Death Penalty Cases Derailed In King County
Both of King County’s death penalty cases are on hold pending appeal to the Washington Supreme Court. A key issue in both cases is whether the defendants have experienced any hardships that should have required prosecutors to be more lenient.
Defense attorney Todd Maybrown said the fact that two of these reversals happened so close to each other is striking, but that it doesn’t necessarily demonstrate a broader lesson. He said, though, that it’s kind of like the faulty pontoons on the 520 bridge; the public can tend to assume officials know what they’re doing until there’s a problem. Then, he said, people ask, “’Why did we do this and how did we get to where we are?’”
Usually defense attorneys document a client’s hardships in a history known as a mitigation package.
Maybrown said to understand the work involved in developing a mitigation package, it can be useful to imagine that someone were writing your biography. Your biographer would interview people who knew you, seek out original documents, and compile a history. A mitigation package is like a biography of the accused written by defense attorneys and submitted to prosecutors.
Carl Luer represents Christopher Monfort, the man accused of killing Seattle police officer Timothy Brenton in 2009 and wounding his partner. Luer said researching Monfort’s background was difficult, and the timeline was contentious. In September of 2010, prosecutors said they were out of patience, and Luer said the defense chose not to give them anything. “We felt that just trying to hustle up some disorganized summary of what we had at that point would have been counterproductive,” he said.
That lack of information became the basis for King County Superior Court Judge Ronald Kessler to strike down the death penalty in the Monfort case on February 22, 2013. Kessler said in his order that he had assured prosecutors the defense was making progress. But he said prosecutors chose to rely on their own investigation instead. He called that investigation flawed and practically useless.
The prosecutor’s office issued a statement saying the defense refused to provide the necessary information, despite having ten months to do its investigation. Luer said the mitigation package is now almost complete and they plan to give it to prosecutors soon. Monfort plans to plead not guilty by reason of insanity.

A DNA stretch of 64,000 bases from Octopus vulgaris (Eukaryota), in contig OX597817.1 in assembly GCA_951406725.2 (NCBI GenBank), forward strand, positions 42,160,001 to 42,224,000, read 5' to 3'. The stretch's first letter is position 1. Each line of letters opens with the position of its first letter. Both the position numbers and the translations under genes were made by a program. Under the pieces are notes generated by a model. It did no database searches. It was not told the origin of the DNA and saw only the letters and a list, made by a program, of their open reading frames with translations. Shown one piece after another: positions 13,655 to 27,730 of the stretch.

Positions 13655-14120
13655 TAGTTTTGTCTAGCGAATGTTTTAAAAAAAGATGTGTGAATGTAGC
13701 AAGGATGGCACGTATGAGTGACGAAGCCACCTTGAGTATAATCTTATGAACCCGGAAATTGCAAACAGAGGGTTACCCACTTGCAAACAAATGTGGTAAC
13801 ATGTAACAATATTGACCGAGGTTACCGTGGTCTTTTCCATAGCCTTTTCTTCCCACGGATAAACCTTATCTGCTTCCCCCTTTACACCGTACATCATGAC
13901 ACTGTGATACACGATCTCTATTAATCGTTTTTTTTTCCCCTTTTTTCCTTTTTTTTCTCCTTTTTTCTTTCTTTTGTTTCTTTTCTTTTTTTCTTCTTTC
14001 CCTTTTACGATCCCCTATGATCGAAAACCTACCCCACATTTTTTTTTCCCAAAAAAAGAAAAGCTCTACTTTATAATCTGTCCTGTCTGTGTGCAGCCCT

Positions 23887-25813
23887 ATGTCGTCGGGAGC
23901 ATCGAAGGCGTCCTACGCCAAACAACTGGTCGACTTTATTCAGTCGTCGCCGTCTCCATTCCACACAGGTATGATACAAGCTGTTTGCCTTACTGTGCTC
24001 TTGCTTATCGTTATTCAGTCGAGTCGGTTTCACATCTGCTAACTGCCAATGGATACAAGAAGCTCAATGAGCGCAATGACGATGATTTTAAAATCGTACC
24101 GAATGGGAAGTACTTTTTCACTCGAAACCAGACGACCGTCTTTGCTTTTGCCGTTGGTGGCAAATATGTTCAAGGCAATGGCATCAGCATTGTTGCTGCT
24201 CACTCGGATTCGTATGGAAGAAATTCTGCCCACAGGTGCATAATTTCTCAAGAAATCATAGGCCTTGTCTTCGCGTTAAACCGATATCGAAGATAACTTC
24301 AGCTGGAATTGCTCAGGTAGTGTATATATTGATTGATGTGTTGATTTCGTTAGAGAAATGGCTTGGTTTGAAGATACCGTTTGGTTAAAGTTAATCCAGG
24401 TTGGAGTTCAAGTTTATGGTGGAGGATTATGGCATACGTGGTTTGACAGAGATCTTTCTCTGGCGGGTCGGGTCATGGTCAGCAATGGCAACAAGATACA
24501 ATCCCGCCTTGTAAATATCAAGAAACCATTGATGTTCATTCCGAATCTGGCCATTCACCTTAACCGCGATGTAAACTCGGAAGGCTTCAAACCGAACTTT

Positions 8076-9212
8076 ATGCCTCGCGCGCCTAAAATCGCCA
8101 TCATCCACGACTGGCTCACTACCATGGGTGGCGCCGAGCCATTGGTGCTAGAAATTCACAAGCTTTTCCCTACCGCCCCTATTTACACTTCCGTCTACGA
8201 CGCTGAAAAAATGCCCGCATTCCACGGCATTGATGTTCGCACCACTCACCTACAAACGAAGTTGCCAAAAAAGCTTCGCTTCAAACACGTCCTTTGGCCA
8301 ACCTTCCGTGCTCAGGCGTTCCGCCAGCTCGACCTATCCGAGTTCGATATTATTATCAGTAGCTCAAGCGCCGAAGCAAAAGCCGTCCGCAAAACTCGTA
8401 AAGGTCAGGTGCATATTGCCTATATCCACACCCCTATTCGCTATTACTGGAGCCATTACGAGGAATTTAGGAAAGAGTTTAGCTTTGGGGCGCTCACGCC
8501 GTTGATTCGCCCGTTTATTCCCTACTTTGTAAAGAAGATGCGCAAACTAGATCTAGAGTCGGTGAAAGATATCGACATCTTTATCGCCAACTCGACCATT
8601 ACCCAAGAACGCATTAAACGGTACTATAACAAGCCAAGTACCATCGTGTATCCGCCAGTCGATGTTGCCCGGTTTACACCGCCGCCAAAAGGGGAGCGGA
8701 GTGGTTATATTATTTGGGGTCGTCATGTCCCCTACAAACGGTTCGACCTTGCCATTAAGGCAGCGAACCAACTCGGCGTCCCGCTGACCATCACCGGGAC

Strength Of Evidence
The strength of a mitigation package is the only thing prosecutors are supposed to consider, according to King County Judge Jeffrey Ramsdell. He just struck down the death penalty in the county’s other capital case against Joseph McEnroe and Michelle Anderson. They’re accused of killing Anderson’s family in Carnation in 2007.
Ramsdell said in that case, prosecutors put improper weight on the strength of the evidence in the case in choosing to seek the death penalty. He said they should have focused only on whether the two deserved leniency for any reason.
The King County Prosecutor's Office responded in its appeal that Ramsdell’s decision intruded on prosecutors’ authority and discretion.
John Ladenburg, the former Pierce County executive, has worked on death penalty cases as a prosecutor and a defense lawyer. He said on the one hand, “the judge may well be wrong and the court may not have that authority under Washington law, to throw out the prosecutor’s decision.”
But on the other hand, he agrees with the judge that strength of evidence is an odd factor for a prosecutor to weigh in consideration of whether to seek a death penalty.
State Supreme Court To Decide
Ladenburg said when he was Pierce County prosecutor, his five or six senior deputies all read mitigating factors presented by the defense team before deciding whether to seek the death penalty. “We’d go around the room,” he said, “saying whether or not we thought it was enough mitigation to mitigate against the death penalty.” He estimates that mitigating factors convinced him not to seek the death penalty two-thirds of the time.
Defense attorney Todd Maybrown said it comes back to the question of how both cases got to the point of having the death penalty thrown out. “Maybe the prosecutors’ argument is, ‘Well, the judges just made a mistake.’ But these are really smart judges who’ve worked on these cases for years and years and years, and they sure think that the prosecutors are the ones who made the mistake.”
The prosecutor’s office has asked the Washington Supreme Court for prompt review of the Carnation cases. It’s expected to appeal the Monfort case as well once the judge’s order is finalized.
The King County Prosecutor’s Office provided documents KUOW requested for this story, and declined to comment.